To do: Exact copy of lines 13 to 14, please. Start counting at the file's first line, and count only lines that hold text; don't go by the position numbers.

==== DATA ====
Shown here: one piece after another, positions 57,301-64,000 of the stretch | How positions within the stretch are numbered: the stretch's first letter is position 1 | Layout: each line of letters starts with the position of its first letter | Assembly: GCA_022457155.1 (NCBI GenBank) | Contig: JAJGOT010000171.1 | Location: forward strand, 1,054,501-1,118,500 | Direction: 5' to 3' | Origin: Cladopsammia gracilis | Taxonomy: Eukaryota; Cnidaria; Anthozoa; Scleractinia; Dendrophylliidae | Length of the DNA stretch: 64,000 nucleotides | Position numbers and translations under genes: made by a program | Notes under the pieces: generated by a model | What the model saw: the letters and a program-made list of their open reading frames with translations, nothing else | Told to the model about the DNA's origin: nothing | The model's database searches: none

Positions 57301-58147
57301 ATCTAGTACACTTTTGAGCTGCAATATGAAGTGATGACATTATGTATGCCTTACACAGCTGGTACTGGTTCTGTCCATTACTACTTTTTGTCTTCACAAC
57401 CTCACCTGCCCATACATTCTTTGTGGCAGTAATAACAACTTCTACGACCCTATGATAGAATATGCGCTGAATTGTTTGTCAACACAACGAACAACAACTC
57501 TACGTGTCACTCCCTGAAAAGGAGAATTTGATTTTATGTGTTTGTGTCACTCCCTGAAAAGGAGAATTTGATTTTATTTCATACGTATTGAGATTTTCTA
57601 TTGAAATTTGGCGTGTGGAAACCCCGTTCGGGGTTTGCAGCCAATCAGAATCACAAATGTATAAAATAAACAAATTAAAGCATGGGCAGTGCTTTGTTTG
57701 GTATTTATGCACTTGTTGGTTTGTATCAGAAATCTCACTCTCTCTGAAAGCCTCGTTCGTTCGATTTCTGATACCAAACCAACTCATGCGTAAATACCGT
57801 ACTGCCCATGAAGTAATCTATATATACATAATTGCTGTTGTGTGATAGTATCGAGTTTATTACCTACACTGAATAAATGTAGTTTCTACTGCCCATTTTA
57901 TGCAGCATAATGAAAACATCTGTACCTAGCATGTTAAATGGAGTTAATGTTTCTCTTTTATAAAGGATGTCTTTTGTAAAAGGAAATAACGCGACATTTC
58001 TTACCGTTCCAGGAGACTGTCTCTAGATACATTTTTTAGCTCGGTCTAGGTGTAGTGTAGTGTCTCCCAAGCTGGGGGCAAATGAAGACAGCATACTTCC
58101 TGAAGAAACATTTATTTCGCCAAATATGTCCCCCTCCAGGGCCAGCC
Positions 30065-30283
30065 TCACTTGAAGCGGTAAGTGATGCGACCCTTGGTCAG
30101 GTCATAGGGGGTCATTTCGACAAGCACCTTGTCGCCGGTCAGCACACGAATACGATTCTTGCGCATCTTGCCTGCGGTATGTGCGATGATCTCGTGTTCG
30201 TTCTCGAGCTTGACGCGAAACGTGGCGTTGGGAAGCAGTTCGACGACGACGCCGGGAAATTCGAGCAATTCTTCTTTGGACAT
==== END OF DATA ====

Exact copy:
30065 TCACTTGAAGCGGTAAGTGATGCGACCCTTGGTCAG
30101 GTCATAGGGGGTCATTTCGACAAGCACCTTGTCGCCGGTCAGCACACGAATACGATTCTTGCGCATCTTGCCTGCGGTATGTGCGATGATCTCGTGTTCG